1 large white onion, diced

1 (800g) tin whole peeled tomatoes


2 tbsp chilli powder

450g turkey mince

1 (200g) tin chipotle peppers in adobo sauce

Grated extra-sharp cheddar, sour cream and whole coriander leaves, for serving (optional)


1. In a large pot or casserole dish, heat the oil over medium-high heat. Add the onion and cook, stirring occasionally with a wooden spoon, until translucent and starting to brown at the edges, 5 to 7 minutes.

2. Use a fork to fish the tomatoes out of the tin and add them to the pot, leaving behind the juice for now. Season with salt and cook the tomatoes, breaking them up with the wooden spoon and stirring occasionally, until jammy and their liquid has reduced significantly, 5 to 7 minutes.

3. Stir in the chilli powder and cook until fragrant, just a few seconds. Add the turkey mince, season with salt and stir to combine, breaking up the meat with the spoon (don’t worry about browning or cooking it through here, as it will do so when it simmers). Stir in the reserved liquid from the tomato tin.

4. Use the fork to fish out as many chipotle peppers from the tin as you would like, starting with two or three, and add to the pot, breaking them up with the wooden spoon, along with all of the adobo sauce. The more peppers you use, the spicier your final chilli will be; if you like spice, just add the entire tin (store any peppers you don’t use in an airtight container in the refrigerator for up to a week and in the freezer for up to 2 months). Fill the empty chipotle tin with cold tap water, swish it around and add to the pot. Stir to combine.

5. Bring the chilli to a simmer over medium-high heat – you should see occasional small bubbles breaking the surface of the mixture – then cover the pot and reduce the heat to continue simmering over medium-low, stirring occasionally, until the liquid has reduced and the tomatoes have broken down, about 20 minutes. The chilli should look thick and shiny, but not too thick that you couldn’t ladle it into a bowl (if it’s too watery, then simmer with the lid off for another 5 minutes, stirring occasionally). Taste and add more salt if desired. Serve with cheese, sour cream and coriander, if using.

Lemony chicken with potatoes and oregano

To learn how to roast a chicken, start with the thighs


OK, time to roast a whole chicken! Just kidding: let’s start with just the thighs, and work from there. When you’re seeking comfort and an all-in-one dinner, this lemony chicken will deliver and leave you feeling very accomplished in the process. The result will warm the soul, with just a touch of zip and zing from a generous helping of lemon juice.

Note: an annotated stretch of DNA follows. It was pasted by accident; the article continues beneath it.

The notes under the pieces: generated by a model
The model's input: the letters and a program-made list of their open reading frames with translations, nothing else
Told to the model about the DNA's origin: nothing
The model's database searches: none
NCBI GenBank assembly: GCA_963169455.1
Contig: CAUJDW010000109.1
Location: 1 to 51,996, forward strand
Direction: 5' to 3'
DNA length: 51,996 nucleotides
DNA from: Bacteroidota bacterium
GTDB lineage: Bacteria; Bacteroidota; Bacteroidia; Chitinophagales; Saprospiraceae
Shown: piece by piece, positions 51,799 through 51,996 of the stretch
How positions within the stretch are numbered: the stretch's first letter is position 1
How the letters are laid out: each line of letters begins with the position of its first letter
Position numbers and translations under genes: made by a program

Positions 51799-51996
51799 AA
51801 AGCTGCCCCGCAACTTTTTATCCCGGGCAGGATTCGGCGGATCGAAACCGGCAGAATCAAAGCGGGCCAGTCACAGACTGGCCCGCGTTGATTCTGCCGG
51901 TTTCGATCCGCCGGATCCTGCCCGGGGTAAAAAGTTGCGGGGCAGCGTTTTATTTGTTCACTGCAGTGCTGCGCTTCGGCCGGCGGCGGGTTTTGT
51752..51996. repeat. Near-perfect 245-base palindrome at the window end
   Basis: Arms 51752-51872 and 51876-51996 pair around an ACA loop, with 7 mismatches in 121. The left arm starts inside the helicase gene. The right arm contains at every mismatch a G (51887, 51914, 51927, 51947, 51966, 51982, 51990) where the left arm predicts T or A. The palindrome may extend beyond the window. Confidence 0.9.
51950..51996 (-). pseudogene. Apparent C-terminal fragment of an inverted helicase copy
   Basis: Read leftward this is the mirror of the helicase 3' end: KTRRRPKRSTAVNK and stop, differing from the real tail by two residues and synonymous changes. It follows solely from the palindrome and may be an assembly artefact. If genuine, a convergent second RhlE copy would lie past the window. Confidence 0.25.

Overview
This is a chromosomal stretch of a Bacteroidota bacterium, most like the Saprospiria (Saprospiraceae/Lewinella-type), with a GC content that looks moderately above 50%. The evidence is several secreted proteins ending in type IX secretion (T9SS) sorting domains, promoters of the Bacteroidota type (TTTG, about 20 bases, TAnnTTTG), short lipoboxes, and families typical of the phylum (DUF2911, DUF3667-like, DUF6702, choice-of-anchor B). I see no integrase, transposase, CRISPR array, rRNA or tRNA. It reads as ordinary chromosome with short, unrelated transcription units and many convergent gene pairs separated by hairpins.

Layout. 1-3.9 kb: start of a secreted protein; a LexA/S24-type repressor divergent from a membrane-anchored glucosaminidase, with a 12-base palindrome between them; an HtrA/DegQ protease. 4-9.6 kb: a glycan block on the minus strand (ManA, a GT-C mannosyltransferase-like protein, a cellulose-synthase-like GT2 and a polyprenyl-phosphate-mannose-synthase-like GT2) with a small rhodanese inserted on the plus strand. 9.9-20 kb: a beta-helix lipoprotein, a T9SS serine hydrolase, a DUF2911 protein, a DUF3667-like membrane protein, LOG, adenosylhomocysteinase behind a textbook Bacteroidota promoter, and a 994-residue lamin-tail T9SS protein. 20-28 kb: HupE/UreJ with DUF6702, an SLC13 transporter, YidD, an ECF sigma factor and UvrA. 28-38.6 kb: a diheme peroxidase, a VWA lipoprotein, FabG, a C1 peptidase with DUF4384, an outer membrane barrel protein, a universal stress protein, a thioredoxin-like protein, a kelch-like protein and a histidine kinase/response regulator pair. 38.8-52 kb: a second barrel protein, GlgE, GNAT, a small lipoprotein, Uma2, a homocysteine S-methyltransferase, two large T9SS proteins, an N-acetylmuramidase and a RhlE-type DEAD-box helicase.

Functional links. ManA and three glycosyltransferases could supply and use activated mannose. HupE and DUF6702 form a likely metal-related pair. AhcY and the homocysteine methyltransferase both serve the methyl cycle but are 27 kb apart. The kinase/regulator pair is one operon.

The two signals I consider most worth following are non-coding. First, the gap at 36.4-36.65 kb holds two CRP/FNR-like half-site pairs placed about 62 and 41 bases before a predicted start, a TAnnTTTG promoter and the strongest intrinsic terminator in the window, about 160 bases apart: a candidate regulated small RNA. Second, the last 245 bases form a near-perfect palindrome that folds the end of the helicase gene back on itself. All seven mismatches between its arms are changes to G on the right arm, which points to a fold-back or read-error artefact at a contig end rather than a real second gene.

By: Melissa Clark

Total time: 50 minutes

Serves: 2


2 lemons

560g bone-in, skin-on chicken thighs (2 to 3), patted dry with paper towels (see tip below)

560g Maris Piper potatoes, scrubbed, halved and cut into 1½cm wedges

1¾ tsp dried oregano, plus more for serving

1½ tsp salt, plus more for serving

¾ tsp freshly ground black pepper

3 tbsp extra-virgin olive oil

Mayonnaise, mustard, ketchup or hot sauce, for serving


1. Heat oven to 200C and, if you like, line a baking tray with parchment paper (not essential but helpful for cleaning up).

2. Trim the ends off 1 lemon, then cut the lemon in half crosswise. Thinly slice one half of the lemon into rounds, then cut the rounds into quarters, creating small triangles. Shake out the seeds then place the lemon quarters into a large bowl. Save the remaining lemon half for serving. Cut the remaining whole lemon into wedges, for serving.

3. Add chicken and potatoes to the large bowl with the lemon quarters. Add the oregano, salt and pepper; toss well (your hands are the best tools here). Drizzle in the oil and toss again.

4. Arrange chicken thighs skin side up on one half of the prepared baking tray, and potatoes and lemons on the other, spreading the potatoes out into one layer. Roast for 20 minutes. Using a long-handled spoon, stir the potatoes, then spread them out again in one layer (you don’t have to touch the chicken). Continue roasting until chicken and potatoes are cooked through and everything is golden and crisped, another 15 to 20 minutes (40 to 45 minutes total roasting time).

5. To serve, squeeze the juice from the lemon half all over chicken and potatoes and give everything a good stir to incorporate all the tasty juices and browned bits at the bottom of the pan. Sprinkle with more oregano and salt, and serve with additional lemon wedges and condiments on the side.

Tips: You can substitute 560g chicken drumsticks for the thighs, or use a combination of thighs and drumsticks. Bone-in, skin-on breasts can also be substituted; because they cook more quickly than dark meat does, you’ll need to start checking on them after 30 minutes of total roasting time.

This isn’t the end of the kitchen marathon – it’s just the beginning. We hope you come out of cooking these 10 recipes feeling capable enough to feed not only yourself but the people you hold nearest and dearest as well. Even at the start of this journey, you’ll find the joy in cooking. And it only gets better.

© The New York Times


This website uses cookies. By continuing to use this site, you accept our use of cookies.